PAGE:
They’ve always been in our corner, pretty much. I mean they’ll make suggestions, you know, like putting a sleeve maybe over the top of some of the graphic work, but then still leaving the good artwork in there. Just so they can get it in the stores, because they’ve had problems in the past like getting some of our album covers like in let’s say one place like Best Buy for example. So we’ve had to have some censored artwork. But it’s not been a big deal. They’ve pretty much been in our corner the whole time. They know what we’re about.

When it comes to album artwork, do you guys choose from multiple pieces of art, or is the artwork created specifically based on CANNIBAL CORPSE’s ideas?

Well, we have the same artist; he’s been doing the album covers since day one. His name’s Vince Locke. And what happens is he’ll come up with a rough sketch, and then we’ll maybe throw some suggestions here and there. Then he’ll go forward with the sketch. And it kind of just goes further and further until we’ve pretty much got what we want. Then he actually makes the actual painting.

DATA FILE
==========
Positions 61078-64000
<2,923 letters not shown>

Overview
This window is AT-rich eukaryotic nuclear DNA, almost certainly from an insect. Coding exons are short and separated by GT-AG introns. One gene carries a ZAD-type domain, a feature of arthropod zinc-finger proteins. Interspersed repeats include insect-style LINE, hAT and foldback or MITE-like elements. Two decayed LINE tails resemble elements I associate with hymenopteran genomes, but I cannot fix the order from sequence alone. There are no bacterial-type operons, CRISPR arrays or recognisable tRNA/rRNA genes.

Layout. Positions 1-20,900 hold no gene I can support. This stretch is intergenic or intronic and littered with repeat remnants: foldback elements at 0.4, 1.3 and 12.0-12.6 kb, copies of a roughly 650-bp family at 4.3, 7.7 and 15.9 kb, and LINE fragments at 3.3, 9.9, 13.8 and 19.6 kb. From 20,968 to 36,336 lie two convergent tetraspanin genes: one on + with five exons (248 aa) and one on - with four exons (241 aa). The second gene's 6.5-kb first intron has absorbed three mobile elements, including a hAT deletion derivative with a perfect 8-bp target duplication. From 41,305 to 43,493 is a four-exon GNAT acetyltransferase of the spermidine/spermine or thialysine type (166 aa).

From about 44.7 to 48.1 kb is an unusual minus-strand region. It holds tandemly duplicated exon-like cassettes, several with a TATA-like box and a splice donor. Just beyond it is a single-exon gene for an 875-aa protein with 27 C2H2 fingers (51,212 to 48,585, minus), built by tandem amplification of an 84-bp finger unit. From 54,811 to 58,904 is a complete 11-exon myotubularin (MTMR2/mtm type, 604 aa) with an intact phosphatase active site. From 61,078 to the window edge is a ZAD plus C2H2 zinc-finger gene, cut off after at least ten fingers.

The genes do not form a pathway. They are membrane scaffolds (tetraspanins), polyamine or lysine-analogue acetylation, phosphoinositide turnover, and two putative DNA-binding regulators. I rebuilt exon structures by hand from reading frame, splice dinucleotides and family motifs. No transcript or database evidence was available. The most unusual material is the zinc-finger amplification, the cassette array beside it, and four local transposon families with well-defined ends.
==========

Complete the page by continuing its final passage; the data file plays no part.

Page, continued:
You guys have a big tour with EXHUMED and some other bands coming up. Tell us a little about it.

Well, we’re going to be doing the “Summer Slaughter” tour, coming in the summer. We’re going to go do the major markets with the “Summer Slaughter”.

What’s the typical day on the road like for CANNIBAL CORPSE? Is it more low key, or is it horror movies and Heavy Metal all day?

I’d say it’s pretty much low key. Yeah, I’d say pretty much. Our singer, I don’t know, he likes to stay up and drink all night and listen to Hank III. That’s his new thing, drinking Jack Daniels and listening to Hank III. But other than that, it’s pretty mellow.

Going back to your earlier band, were you in MONSTROSITY at the same time as George?

No, I was not. I was actually in MONSTROSITY after George had joined (CANNIBAL CORPSE) for the “Vile” album. I came in and did a tour when they had just put out the “Millenium” album with George’s vocals on it. George left to join CANNIBAL CORPSE I think right before that album came out or something.